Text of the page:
Such an outrageous expression of anti-Semitism should have been condemned by all people of good will, but instead of joining them, the Russian government took a step which at least some Russians will see as an indication of just what side of the debate about Jews the Kremlin is on.

As the New Chronicle of Current Events reported, they instead brought new charges against Open Russia activist Dmitry Semenov for reporting a picture of the very same Duma deputy wearing a t-shirt reading “Orthodoxy or Death.

Nominally, of course, the Russian authorities claimed they were combating extremism which they suggested Semenov was promoting by reposting this picture. But few if any Russians or others except those who are prepared to justify anything Moscow does are going to read this step in that way.

And in a development unrelated to this back and forth, the Russian Imperial House attacked the Jewish banking house of the Rothschilds for supposedly facilitating, on behalf of the United States, the theft of the Russian gold reserve from Russia.


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Edited by: A. N.

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  • Alex George

    Russia is the headquarters of modern fascism, so it is no surprise that its attempts to hide widespread Russian anti-semitism are failing. Many Jewish people have understood the true nature of the Kremlin regime – hence why some of the most courageous defenders of Ukraine are Jewish.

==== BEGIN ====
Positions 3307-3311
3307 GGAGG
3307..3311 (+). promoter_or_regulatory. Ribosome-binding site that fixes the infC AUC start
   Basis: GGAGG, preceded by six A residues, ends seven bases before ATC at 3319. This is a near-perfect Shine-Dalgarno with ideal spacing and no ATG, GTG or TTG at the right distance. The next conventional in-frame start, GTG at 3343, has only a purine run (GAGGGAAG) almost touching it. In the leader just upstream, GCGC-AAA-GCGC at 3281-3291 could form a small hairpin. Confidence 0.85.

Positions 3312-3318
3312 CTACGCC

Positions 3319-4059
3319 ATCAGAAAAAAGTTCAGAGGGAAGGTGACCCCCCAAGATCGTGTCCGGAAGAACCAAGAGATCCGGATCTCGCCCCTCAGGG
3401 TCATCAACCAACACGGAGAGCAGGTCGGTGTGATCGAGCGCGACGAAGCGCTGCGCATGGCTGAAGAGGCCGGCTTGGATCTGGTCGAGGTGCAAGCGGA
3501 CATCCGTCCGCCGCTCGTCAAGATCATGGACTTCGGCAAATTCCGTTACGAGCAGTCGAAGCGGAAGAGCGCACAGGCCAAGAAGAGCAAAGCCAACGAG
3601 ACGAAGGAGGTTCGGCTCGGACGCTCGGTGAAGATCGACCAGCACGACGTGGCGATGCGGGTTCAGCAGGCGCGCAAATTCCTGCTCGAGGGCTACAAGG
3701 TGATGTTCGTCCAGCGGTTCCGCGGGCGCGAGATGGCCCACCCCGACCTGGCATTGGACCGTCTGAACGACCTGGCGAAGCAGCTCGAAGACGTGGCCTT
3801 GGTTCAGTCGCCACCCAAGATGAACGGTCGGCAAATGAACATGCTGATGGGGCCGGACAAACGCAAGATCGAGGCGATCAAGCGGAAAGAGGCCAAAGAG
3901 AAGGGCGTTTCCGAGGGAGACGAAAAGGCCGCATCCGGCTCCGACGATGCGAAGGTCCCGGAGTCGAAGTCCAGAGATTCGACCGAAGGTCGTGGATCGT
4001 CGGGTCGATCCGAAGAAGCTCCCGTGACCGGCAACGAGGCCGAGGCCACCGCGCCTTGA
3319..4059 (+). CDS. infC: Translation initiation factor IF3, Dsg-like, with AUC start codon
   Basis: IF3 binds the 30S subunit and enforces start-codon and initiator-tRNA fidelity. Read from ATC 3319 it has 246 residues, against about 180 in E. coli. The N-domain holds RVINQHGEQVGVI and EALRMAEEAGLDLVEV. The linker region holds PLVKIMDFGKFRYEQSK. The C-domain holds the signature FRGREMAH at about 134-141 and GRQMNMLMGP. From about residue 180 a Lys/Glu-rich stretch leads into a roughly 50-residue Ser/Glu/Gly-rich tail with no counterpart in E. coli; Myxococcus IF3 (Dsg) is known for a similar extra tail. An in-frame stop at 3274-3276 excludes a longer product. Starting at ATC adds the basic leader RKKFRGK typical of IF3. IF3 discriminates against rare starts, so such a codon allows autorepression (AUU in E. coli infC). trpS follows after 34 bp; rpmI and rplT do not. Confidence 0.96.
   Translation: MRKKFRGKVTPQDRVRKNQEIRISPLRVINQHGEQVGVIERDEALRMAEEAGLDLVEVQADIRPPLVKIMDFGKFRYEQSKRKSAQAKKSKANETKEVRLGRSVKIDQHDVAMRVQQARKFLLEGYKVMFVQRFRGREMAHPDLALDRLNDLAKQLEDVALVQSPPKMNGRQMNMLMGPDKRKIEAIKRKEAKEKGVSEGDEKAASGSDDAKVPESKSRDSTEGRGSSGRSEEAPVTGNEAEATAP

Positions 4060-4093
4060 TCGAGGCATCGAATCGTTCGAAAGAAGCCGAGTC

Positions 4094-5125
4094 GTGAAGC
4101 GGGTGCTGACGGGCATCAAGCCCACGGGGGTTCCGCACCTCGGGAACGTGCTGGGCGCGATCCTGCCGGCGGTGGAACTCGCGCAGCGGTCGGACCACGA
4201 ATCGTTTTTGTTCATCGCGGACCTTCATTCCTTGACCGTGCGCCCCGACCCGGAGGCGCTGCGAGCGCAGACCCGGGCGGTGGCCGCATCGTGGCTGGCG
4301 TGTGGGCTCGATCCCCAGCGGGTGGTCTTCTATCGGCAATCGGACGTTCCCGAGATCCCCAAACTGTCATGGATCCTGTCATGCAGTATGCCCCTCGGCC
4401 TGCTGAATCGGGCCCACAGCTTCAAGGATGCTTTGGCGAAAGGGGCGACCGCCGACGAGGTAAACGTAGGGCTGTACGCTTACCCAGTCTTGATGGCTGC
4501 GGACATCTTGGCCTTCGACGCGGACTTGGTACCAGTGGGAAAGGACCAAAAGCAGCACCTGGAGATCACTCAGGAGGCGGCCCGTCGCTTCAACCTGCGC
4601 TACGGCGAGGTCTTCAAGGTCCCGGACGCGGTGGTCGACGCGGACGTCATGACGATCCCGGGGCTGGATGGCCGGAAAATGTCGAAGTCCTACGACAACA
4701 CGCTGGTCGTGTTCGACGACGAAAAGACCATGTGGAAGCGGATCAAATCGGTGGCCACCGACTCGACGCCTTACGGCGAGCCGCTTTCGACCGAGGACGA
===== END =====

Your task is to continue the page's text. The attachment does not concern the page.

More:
The Israeli government foolishly did deals with the Kremlin in the past. For example, Israel supplied Russia with state-of-the-art modern drones up until 2015. Ironically, these drones helped to pinpoint and kill Ukrainian soldiers – some of whom were Jewish.

    Many Jews both in and outside Israel have tried to warn their government of the dangers of dealing with Russia and it appears these warning are being heeded. The supply of drones has been cut off and Israel is now discussing trade deals with Ukraine.

    • Scradje

      The home of ‘the protocols of the elders of zion’ and the home of modern fascism. The most anti-semitic non-muslim majority nation on earth. How many Jews want to emigrate there? The movement is all in the other direction. As for Israel, doing business with a thug regime that supplies weaponry and nuclear tech to its most evil enemies is crazy and plain wrong. It should immediately build a firm alliance with Ukraine. Long overdue.

  • Y K